In a 56 page unanimous decision the WCAB explored rebutting the Whole Person Impairment arrived at under the AMA Guides as part of challenging a permanent disability rating.
The WPI is Rebuttable:
The WCAB first determined that the AMA Guides portion of the 2005 PDRS (i.e. the Whole Person Impairment) is rebuttable. In reaching this conclusion the WCAB used 27 pages of its opinion. First it explained that if Labor Code section 4660 still allows the PDRS to be rebutted (see Costa II) and thus the AMA portion is therefore rebuttable. Second, the WCAB explained that the AMA Guides itself does not factor an employee’s ability to work into its impairment assessments. Furthermore the Guides explicitly provide that a physician may use his/her own judgment to modify WPI analyses.
Finally, the WCAB reached out to authority from other states which use the AMA Guides in assessing permanent disability including Arizona, Florida, New Hampshire, Hawaii, New Mexico and South Dakota. [Comment: None of these states have nearly the complexity or quantity of workers' compensation cases or law as California]
How to Rebut a WPI:
After 27 pages of explaining why the WPI is rebuttable, the WCAB spends 11 pages on HOW it was to be rebutted. The WCAB concluded that it is “rebutted by showing that such an impairment rating would result in a permanent disability award that would be inequitable, disproportionate, and not a fair and accurate measure of the employee’s permanent disability.” Relying on authority used to rebut the old scheduled the WCAB set forth elements to consider:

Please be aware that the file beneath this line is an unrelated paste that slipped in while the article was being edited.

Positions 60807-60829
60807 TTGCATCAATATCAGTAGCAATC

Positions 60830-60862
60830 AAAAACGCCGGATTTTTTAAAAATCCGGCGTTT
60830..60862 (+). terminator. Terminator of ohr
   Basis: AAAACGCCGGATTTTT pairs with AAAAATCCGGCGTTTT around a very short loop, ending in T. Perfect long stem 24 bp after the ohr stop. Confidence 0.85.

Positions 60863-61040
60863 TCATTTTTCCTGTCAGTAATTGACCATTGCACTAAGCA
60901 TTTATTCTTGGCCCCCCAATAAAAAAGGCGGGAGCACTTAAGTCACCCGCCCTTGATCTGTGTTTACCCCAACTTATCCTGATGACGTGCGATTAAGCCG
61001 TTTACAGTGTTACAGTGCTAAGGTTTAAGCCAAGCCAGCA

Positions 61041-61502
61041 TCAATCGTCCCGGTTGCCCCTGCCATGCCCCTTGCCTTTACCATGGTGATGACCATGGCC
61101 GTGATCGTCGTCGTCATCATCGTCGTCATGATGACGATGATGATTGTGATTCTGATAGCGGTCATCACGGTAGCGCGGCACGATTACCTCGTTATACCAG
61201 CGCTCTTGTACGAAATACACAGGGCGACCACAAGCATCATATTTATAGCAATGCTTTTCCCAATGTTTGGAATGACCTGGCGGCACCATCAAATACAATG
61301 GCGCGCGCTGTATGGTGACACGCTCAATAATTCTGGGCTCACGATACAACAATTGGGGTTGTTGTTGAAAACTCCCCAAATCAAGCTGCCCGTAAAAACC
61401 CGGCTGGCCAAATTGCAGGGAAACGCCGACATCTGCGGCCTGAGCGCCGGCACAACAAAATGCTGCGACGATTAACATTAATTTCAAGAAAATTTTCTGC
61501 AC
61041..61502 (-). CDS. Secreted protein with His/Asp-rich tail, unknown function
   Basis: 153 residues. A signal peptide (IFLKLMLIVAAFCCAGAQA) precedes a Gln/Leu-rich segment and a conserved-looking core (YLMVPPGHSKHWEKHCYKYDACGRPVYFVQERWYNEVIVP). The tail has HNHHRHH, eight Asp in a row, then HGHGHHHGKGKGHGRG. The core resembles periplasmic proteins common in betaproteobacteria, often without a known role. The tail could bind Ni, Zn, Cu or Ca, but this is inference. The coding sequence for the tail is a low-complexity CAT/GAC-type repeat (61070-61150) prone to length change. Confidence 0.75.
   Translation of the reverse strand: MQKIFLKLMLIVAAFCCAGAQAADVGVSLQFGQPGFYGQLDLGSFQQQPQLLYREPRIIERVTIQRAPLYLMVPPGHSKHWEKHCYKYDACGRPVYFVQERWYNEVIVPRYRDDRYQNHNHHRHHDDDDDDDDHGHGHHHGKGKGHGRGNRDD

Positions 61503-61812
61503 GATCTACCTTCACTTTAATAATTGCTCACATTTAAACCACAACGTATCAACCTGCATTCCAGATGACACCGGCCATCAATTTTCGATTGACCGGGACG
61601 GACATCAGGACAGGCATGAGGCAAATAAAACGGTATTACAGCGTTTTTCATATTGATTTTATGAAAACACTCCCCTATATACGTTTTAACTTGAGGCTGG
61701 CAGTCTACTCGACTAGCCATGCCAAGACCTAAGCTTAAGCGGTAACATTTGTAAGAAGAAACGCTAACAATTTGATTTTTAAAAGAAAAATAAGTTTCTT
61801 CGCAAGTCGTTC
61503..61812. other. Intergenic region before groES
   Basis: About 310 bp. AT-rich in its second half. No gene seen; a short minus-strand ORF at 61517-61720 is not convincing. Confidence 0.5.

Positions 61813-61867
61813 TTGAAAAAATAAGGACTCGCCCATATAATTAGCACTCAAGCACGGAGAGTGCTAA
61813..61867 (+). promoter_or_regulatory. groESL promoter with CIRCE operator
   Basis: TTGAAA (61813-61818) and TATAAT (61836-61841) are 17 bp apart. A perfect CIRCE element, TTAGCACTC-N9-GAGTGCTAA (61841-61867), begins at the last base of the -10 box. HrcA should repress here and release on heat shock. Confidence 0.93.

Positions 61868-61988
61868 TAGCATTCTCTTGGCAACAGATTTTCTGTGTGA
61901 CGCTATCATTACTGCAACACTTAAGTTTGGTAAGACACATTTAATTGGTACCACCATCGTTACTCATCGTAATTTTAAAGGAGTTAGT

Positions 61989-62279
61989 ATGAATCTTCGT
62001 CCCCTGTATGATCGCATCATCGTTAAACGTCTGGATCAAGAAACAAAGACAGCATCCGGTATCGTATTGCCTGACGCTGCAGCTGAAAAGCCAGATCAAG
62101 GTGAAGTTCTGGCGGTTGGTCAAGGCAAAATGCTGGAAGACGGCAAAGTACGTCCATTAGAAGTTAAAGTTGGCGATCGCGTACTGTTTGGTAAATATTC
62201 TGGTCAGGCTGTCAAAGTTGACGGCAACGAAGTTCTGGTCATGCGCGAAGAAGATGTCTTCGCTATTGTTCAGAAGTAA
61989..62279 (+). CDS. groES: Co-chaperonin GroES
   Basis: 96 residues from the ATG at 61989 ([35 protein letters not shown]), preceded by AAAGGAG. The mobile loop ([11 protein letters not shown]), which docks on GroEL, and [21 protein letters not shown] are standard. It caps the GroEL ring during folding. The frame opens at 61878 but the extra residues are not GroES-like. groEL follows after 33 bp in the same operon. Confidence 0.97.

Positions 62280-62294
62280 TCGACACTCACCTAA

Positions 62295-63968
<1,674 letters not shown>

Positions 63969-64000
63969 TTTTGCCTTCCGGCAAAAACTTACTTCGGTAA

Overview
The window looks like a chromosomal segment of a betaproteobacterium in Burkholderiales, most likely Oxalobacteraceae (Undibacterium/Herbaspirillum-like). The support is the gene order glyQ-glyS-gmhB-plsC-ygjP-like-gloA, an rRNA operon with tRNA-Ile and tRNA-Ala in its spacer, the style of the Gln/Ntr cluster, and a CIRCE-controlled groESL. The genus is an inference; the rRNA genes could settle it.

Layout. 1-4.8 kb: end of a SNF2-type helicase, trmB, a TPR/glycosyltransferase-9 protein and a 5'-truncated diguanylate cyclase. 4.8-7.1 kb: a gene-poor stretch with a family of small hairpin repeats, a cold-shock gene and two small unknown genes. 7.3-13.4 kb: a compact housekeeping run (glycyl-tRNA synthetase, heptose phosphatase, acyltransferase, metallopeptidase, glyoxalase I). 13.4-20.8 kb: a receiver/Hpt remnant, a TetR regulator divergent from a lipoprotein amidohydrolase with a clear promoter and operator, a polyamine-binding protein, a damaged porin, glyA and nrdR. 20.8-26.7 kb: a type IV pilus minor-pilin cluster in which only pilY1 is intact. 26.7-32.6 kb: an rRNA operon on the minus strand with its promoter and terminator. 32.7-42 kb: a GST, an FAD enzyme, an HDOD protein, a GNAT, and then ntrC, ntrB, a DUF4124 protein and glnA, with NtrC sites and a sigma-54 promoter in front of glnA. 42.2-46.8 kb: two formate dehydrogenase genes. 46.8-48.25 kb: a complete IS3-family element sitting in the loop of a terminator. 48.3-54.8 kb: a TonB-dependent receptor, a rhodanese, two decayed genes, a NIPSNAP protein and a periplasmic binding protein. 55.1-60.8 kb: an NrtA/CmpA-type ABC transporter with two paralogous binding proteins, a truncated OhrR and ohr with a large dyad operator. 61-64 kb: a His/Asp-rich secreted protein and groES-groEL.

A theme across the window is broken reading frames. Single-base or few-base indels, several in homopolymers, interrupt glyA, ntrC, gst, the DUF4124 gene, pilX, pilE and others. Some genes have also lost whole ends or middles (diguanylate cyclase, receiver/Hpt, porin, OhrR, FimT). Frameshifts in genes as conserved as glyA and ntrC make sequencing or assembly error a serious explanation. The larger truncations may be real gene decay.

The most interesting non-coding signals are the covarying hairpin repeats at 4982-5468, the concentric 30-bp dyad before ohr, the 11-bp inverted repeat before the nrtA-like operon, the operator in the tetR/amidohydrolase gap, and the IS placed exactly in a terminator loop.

1. The impairment rating does not accurately reflect the employee's true disability.
2. The impairment rating is inequitable -- so disproportionate to the disability and the objectives of reasonably compensating an injured worker as to be fundamentally unfair and not provide just and fair compensation.
3. The impairment rating is not rationally related to the employee’s permanent disability.
4. The impairment rating is not commensurate with the disability that the employee has suffered.
The WCAB allowed that a defendant may also rebut an Impairment by showing it is inequitably high.
As for how to prove inequity the WCAB proclaimed: “ordinarily, this showing will be accomplished through the opinions of treating or evaluating physicians who, using methodology in addition to and/or independent of the AMA Guides, conclude that the injured employee’s impairment is greater than – or lesser than – the impairment rating call for by the Guides.” The WCAB encouraged physicians to invoke their own judgment based on experience, training and skill. The WCAB also suggested physicians draw analogies to the Guides’ other chapters, tables or methods of assessing impairment. Finally the WCAB suggested physicians consider other generally accepted medical literature or criteria.
The New WPI:
Once the WPI is rebutted the physician is allowed to substitute his or her “best opinion regarding the employee’s percentage of impairment and explain how and why this impairment percentage was determined.” The WCAB spends 3 pages on this.
In explaining how to arrive at the new “impairment” percentage the WCAB issued several cautions.